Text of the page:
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					How to prepare for IELTS - FAQs
What is IELTS?
IELTS is the International English Language Testing System
examination which tests the four skills - listening, reading writing and
speaking.

What does the exam consist of?
There are four tests done in the following order:   Listening, Reading,
Writing and Speaking.

                           Listening
                   4 sections, 40 questions
                   30 minutes + 10 minutes
                         transfer time

                      Academic Reading
                    3 sections, 40 questions
                           60 minutes

                       Academic Writing
                   2 tasks (150 & 250 words)
                          60 minutes

                           Speaking
                       11 to 14 minutes

                       Total exam time
                      2 hours 55 minutes


If you would like some more detailed information. Look at the following
books in the SAC:
   Insight into IELTS: p.6, p.7, p.28, p.66, p.96 & p.97.
   Cambridge IELTS 2: pp.1-6.
   Focus on IELTS: pp. 5-7.

What should I do to prepare for the exam?
The first thing you must do to prepare for this exam is to become
familiar with what you are expected to do. See how many of the FAQs
you can answer on the next page before reading the information on
pages 3 and 4. Then focus on one skill at a time and work your way
through the booklets in the SAC – How to prepare for IELTS –
Speaking, Listening, Reading and Writing.

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How to prepare for IELTS - FAQs                                                      How to prepare for IELTS - FAQs
What do you know about the tests?
                                                                                                                       LISTENING
See how many of the questions you can answer. Then read the information on the
next four pages. The answers are on the last page.
                                                                                     •   The tape is played once only.
Listening                                                                            •   There are four sections.
1. How many times is the tape played?                                                •   The first two sections are concerned with social needs.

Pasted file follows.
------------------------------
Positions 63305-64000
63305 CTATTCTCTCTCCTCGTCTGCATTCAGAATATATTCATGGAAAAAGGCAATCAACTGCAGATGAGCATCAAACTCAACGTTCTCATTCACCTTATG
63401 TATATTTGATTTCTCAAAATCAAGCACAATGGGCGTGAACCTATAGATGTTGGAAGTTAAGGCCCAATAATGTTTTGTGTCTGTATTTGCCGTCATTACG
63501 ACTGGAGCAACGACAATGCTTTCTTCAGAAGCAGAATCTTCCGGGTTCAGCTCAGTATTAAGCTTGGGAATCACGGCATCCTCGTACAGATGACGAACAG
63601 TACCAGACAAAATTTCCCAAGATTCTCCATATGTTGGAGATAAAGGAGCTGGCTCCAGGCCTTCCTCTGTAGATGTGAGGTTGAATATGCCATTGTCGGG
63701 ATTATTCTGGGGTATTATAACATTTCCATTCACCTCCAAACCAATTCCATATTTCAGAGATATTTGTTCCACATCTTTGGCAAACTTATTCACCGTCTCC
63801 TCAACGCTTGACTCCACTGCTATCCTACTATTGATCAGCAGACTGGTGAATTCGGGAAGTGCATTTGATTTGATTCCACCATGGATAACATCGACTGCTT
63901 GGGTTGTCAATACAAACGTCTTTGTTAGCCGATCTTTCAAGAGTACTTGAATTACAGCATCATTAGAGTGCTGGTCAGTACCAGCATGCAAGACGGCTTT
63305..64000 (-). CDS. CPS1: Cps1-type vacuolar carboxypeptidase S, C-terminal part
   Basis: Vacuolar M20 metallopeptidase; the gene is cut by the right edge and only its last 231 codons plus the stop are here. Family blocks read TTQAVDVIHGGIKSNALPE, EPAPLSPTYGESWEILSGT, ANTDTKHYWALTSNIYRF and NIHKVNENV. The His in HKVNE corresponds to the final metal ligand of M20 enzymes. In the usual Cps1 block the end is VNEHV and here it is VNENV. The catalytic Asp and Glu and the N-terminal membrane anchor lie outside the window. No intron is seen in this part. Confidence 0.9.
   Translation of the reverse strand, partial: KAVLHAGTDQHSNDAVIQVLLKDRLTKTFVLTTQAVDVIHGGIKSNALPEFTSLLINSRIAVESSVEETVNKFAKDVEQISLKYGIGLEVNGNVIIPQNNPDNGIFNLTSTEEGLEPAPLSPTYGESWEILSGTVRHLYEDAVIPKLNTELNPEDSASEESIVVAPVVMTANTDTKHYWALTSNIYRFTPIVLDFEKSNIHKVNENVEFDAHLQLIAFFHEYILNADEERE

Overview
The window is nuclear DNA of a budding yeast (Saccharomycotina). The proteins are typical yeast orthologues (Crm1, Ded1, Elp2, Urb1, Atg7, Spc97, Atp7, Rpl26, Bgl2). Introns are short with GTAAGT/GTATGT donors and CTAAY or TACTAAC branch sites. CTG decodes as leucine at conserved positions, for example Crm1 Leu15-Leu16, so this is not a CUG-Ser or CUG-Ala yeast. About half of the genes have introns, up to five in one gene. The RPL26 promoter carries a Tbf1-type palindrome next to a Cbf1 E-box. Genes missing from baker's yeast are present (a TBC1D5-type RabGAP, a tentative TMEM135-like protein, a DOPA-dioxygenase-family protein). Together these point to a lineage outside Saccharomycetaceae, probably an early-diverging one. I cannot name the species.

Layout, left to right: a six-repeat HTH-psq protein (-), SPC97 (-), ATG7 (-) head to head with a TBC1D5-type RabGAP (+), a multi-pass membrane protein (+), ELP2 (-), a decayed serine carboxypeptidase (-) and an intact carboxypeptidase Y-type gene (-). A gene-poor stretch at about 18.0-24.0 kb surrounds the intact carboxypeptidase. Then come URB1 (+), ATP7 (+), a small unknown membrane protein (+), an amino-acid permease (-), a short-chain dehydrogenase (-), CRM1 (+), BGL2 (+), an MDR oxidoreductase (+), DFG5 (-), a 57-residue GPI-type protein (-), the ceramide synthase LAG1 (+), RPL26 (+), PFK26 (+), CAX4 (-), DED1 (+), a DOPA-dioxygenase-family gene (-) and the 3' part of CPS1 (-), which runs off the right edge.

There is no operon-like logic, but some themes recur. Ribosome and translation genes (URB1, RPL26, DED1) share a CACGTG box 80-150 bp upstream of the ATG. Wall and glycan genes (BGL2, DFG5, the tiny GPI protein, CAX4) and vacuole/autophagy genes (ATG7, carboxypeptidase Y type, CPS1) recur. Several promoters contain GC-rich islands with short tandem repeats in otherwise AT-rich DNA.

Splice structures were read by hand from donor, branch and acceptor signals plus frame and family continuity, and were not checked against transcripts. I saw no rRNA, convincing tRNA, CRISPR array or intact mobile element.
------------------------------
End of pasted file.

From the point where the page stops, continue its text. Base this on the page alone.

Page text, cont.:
2. What kind of texts do we listen to?                                               •   The last two sections are related to educational contexts.
3. How many questions are there?                                                     •   There are 40 questions. 10 questions per section.
4. What kinds of questions are there? Are there multiple choice                      •   The texts and the tasks increase in difficulty as the test progresses.
questions?                                                                           •   There are a variety of text types – monologues and dialogues between
5. Are we given any time to read the questions?                                          two or more people.
6. Are we given any time when the tape is switched off?                              •   There are a variety of task types including multiple choice, short-
                                                                                         answer questions, notes/chart/table completion, sentence
Reading                                                                                  completion, labeling a diagram, classification and matching. (See
7. How much reading do we have to do?                                                    worksheets 3 to 8 for more details).
8. How many questions are there?                                                     •   There will be more than one task type in each section.
9. What kinds of texts are they?                                                     •   You are given about 30 seconds before each section to read the
10. Where do the texts come from?                                                        questions.
11. What kinds of questions are there?                                               •   You are given about 30 seconds at the end of each section to look